Engage stakeholders from across the IT and Business organizations to help build consensus throughout the process. Engaged and committed stakeholders in the Program play a large role in defining the success factors and driving towards them.
Strong leaders make all the difference
Strong RMO leaders have clear authority and accountability to drive program results. An RMO has to be able to guide and direct a program. RMO leaders must be more than administrators, they must understand the business and technology landscape, have the ability to stay focused on the big picture, and be able to keep the entire team moving in the right direction at every turn.
Don't forget your customers
Stakeholder satisfaction is essential to the success of the transformation. Stakeholders here refer to Business and IT teams across the organization — the customers of the program delivery organization. Make sure you communicate as much if not more with these stakeholders outside the PMO.
People component of the transformation is equally important
Transforming into a RMO impacts the people as much as it impacts the processes. Do not under estimate the importance of change management, stakeholder engagement or preparing the leadership for their new roles. Any investments in these areas go a long way to ensure the success of the transformation. Frequent communication with stakeholders is critically important to the successful adoption of the future state RMO.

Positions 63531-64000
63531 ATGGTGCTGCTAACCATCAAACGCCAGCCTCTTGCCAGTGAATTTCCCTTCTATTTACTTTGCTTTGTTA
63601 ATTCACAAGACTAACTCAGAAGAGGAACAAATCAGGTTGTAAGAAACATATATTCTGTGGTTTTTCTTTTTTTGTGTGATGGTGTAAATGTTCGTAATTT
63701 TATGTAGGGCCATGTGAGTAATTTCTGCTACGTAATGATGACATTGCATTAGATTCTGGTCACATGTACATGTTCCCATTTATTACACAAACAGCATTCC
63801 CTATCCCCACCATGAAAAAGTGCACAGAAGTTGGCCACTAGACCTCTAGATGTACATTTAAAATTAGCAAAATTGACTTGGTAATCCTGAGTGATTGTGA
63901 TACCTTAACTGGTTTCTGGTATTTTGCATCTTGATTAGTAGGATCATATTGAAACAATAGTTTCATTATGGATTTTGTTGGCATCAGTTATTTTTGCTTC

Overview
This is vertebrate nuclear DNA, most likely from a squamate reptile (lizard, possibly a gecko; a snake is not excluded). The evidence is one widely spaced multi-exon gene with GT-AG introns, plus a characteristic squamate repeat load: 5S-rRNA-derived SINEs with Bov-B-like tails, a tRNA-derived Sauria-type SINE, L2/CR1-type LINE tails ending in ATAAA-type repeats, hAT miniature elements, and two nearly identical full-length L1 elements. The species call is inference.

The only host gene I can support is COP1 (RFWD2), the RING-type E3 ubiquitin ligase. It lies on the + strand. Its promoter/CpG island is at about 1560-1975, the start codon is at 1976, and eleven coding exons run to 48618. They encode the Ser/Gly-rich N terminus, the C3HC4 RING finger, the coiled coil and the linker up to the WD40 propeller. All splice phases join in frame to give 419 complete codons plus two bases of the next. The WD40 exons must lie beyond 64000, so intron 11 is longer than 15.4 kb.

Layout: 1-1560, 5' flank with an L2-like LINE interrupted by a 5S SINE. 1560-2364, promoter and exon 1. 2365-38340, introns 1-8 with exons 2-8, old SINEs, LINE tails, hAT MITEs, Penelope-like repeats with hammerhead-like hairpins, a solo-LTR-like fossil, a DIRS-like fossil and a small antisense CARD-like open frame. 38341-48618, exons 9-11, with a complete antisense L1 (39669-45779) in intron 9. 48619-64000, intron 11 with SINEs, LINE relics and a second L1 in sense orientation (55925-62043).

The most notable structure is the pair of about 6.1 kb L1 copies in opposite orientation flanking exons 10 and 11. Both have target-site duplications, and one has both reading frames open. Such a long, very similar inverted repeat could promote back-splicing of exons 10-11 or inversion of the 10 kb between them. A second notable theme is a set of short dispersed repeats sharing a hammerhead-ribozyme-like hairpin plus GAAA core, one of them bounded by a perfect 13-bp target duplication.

A Domain Authority can be a single individual or an entire team of specialists
Provide the insight and professional judgment needed to keep the business and technology aligned. Creating a Domain Authority function in a siloed organization requires leadership buy-in and consensus. A structured brainstorming session with senior leaders across the organization provides the right forum.
Plan for continuous improvement
Create a function that focuses on quality assurance and standardization within the PMO. This will help the client continue to improve and deliver value to the organization.
Section 4: Conclusion
Success factors for large transformation programs extend beyond just strong program management capabilities. The core functions of the RMO approach extend the traditional role of the PMO and introduce complementary roles and responsibilities. The RMO‘s mandate is to bring efforts to successful closure, align program objectives with organizational goals and missions, focus on meeting these objectives throughout the life cycle, integrate domain-specific expertise across the program to ensure that what is delivered meets those objectives, prepare the organization and its members for change, and optimally manage risk, to help programs achieve success.
Murray, D. (2010). Beyond PMO: The value-driven Results Management Office. New York, NY: Deloitte Consulting LLP. Retrieved from www.deloitte.com
©2013, Deloitte Consulting LLP
Published as a part of 2013 PMI Global Congress Proceedings – New Orleans, Louisiana